A customer waits to deposit Indian 100 rupee banknotes at a counter inside an Axis Bank Ltd. branch in Mumbai, India (Photographer: Dhiraj Singh/Bloomberg)  

Is India’s Love For Fixed Deposits Slowly Fading?

Fixed deposits have been the ‘park it and leave it’ option for many Indians who wanted to earn a return on their surplus cash without taking on any substantial risk. They offer safety and predictability.

But the preference for bank fixed deposits is on the wane, with many customers choosing to hold their money in savings bank accounts for consumption or invest it in mutual funds. While fixed deposits, broadly known as term deposits in industry parlance, still form a majority of the deposit base of banks, their share has been declining.

The latest round of basic statistical returns of banks, released by the Reserve Bank of India last week, shows that the share of fixed deposits fell to 57.7 percent in 2017-18 compared to 58.6 percent in the previous year. Since 2008-09, the share of term deposits has fallen from 63.5 percent to under 58 percent now.

In contrast, savings deposits now make up 32.9 percent of total deposits, a rise of 6.4 percent over five years, according to data released by the RBI last week.

The share of savings deposit in total deposits has gone up further during the year on top of high growth during 2016-17, when demonetisation generated a sudden jump in the share of savings deposits: the share of term deposits has been declining gradually during the last five years.
RBI Basic Statistical Returns

Narrowing Gap Between Savings Deposits And Fixed Deposits

The shift in trend is because of a number of reasons, said Virat Diwanji, president of retail liabilities and branch banking at Kotak Mahindra Bank. After deregulation of interest rates on savings deposits by RBI, many banks are offering higher rates on these deposits, he said. While rates on savings deposits have risen, periods of excess liquidity prompted banks to cut rates on fixed deposits.

The resultant lower rate differential between savings and fixed deposits has prompted people to leave money in their savings accounts, providing them with instant liquidity and good returns, said Diwanji.

Currently, savings deposits in the country’s largest bank, State Bank of India, attract an interest rate of 3.5 percent per annum up to Rs 1 crore. Interest rates for term deposits range between 5.75 percent for seven days to 6.85 percent for 10 years. But a number of smaller private bankers are offering high rates on savings deposits. Kotak Mahindra Bank offers between 5-6 percent. Yes Bank offers between 5-6.25 percent and RBL Bank offers between 5.5-7 percent. Rates differ based on the amount of money in the savings account.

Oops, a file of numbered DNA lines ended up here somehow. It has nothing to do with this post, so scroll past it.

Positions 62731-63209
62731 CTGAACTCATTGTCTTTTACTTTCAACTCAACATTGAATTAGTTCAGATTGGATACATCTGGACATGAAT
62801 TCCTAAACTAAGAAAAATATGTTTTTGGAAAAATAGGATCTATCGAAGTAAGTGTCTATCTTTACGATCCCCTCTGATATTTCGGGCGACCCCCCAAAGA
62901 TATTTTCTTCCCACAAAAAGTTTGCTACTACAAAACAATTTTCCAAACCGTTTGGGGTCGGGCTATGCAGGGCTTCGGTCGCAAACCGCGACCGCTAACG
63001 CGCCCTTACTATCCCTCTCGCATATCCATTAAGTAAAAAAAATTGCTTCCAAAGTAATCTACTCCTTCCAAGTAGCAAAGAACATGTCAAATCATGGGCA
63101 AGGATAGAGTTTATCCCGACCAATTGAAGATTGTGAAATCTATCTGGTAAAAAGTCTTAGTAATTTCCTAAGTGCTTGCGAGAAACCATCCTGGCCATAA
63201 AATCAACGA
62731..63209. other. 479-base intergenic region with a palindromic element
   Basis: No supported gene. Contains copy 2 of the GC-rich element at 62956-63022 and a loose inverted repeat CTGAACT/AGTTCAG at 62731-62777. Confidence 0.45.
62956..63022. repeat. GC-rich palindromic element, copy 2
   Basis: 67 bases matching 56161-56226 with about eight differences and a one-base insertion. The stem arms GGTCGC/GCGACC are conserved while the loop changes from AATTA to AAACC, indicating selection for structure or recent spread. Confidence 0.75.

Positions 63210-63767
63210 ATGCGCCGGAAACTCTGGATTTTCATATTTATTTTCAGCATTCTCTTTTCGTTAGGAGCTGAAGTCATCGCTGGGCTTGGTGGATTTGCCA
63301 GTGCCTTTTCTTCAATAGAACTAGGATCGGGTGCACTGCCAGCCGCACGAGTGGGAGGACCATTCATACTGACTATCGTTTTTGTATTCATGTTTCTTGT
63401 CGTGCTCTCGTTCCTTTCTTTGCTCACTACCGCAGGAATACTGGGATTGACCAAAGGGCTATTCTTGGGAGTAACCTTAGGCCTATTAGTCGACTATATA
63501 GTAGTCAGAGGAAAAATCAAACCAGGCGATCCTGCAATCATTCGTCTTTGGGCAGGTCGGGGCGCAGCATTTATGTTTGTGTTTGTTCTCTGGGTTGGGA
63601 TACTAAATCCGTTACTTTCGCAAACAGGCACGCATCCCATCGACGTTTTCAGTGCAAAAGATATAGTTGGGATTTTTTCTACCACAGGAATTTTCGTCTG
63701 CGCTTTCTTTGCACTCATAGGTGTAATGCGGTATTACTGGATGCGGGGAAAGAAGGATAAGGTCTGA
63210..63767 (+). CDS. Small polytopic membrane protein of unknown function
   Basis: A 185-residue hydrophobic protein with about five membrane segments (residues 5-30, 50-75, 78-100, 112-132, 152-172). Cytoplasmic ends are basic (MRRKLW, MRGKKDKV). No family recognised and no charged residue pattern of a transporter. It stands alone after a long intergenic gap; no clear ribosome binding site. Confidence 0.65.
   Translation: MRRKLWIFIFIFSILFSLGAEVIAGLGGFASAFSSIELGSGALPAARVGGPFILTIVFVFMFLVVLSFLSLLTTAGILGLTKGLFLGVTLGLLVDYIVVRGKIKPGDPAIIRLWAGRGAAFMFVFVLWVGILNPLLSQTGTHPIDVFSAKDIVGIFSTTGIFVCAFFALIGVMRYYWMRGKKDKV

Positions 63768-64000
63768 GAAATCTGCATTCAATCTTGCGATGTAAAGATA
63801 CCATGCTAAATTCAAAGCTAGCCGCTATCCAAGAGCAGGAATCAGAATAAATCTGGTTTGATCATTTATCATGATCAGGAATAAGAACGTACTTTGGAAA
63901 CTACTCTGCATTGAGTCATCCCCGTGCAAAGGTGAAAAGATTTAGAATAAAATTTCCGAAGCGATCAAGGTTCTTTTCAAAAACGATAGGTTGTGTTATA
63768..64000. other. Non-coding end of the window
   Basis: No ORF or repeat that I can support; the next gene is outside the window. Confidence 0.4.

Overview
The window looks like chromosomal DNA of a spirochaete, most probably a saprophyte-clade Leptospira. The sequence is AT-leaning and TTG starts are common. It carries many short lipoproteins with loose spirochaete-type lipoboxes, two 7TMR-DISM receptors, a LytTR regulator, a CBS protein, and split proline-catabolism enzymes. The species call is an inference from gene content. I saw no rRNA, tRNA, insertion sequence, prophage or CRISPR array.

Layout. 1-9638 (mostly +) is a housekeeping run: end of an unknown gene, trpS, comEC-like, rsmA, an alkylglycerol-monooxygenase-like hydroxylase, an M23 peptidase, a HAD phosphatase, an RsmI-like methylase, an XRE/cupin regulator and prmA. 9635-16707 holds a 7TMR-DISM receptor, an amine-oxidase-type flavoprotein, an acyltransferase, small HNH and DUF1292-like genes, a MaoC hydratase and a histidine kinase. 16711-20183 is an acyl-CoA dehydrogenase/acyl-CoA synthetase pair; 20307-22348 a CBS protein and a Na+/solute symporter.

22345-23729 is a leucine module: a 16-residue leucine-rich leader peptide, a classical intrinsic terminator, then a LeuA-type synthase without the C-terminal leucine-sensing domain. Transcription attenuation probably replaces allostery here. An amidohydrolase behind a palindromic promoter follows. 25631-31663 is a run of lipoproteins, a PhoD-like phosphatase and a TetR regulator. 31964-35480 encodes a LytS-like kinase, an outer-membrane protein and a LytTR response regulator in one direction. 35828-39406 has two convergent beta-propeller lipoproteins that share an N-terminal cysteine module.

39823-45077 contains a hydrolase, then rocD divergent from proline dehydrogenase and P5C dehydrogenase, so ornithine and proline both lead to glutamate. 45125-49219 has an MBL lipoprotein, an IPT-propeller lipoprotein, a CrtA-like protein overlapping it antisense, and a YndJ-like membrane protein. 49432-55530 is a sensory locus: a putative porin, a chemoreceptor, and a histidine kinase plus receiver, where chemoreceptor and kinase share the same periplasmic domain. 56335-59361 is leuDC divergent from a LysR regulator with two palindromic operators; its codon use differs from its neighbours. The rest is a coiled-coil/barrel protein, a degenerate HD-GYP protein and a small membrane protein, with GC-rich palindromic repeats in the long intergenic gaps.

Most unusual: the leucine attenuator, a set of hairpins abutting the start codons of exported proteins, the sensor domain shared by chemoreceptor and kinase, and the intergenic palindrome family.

Consumption Over Savings

Surinder Chawla, head of branch and business banking at RBL Bank, said that the shift away from fixed deposits also reflects the change in the underlying economy where consumption is taking preference over savings.

India’s savings rate declined to 30 percent at the end of March 2017 compared with 34.6 percent in FY12, suggested an India Ratings study last year. This change in saving habits could also be playing a role in the shifting deposit mix.

Like in developed economies, the country’s young working class is now moving money out of term deposits to savings deposits, facilitating higher consumption, Chawla said.

Access To Mutual Funds

Even those who are continuing to save now have a wider suite of savings products to choose from. Mutual funds, particularly through their systematic investment plans, have proved to be worthy competitors to the trusted bank fixed deposits.

While mutual fund products have market risk associated with them, SIPs help moderate that risk and have increased the appeal of equity investing to smaller investors.

This is essentially a phenomenon where savers who were earlier happy with FDs are turning investors by investing in equities and liquid and short term mutual funds.
Virat Diwanji, President, Retail liabilities and Branch banking, Kotak Mahindra Bank

In particular, the move towards other investment avenues has led to a reduction in term deposits of over two years as a percentage of total term deposits. The central bank’s database shows that deposits over 2 years made up 32 percent of term deposits compared to over 36 percent in 2015-16.

What This Means For Banks

Savings deposits entail lower interest costs in comparison to fixed deposits, which, in turn, is beneficial for the net interest margin of banks. However, they can also result in higher transaction costs for banks.

Deposits of shorter tenors also disturb stability as banks constantly match assets and liabilities, said Chawla. It is important to remember that these factors do not work in isolation, he added. There is a difference in interest rates on savings accounts of every bank. Every bank has their own journey in how they match assets and liabilities, he added.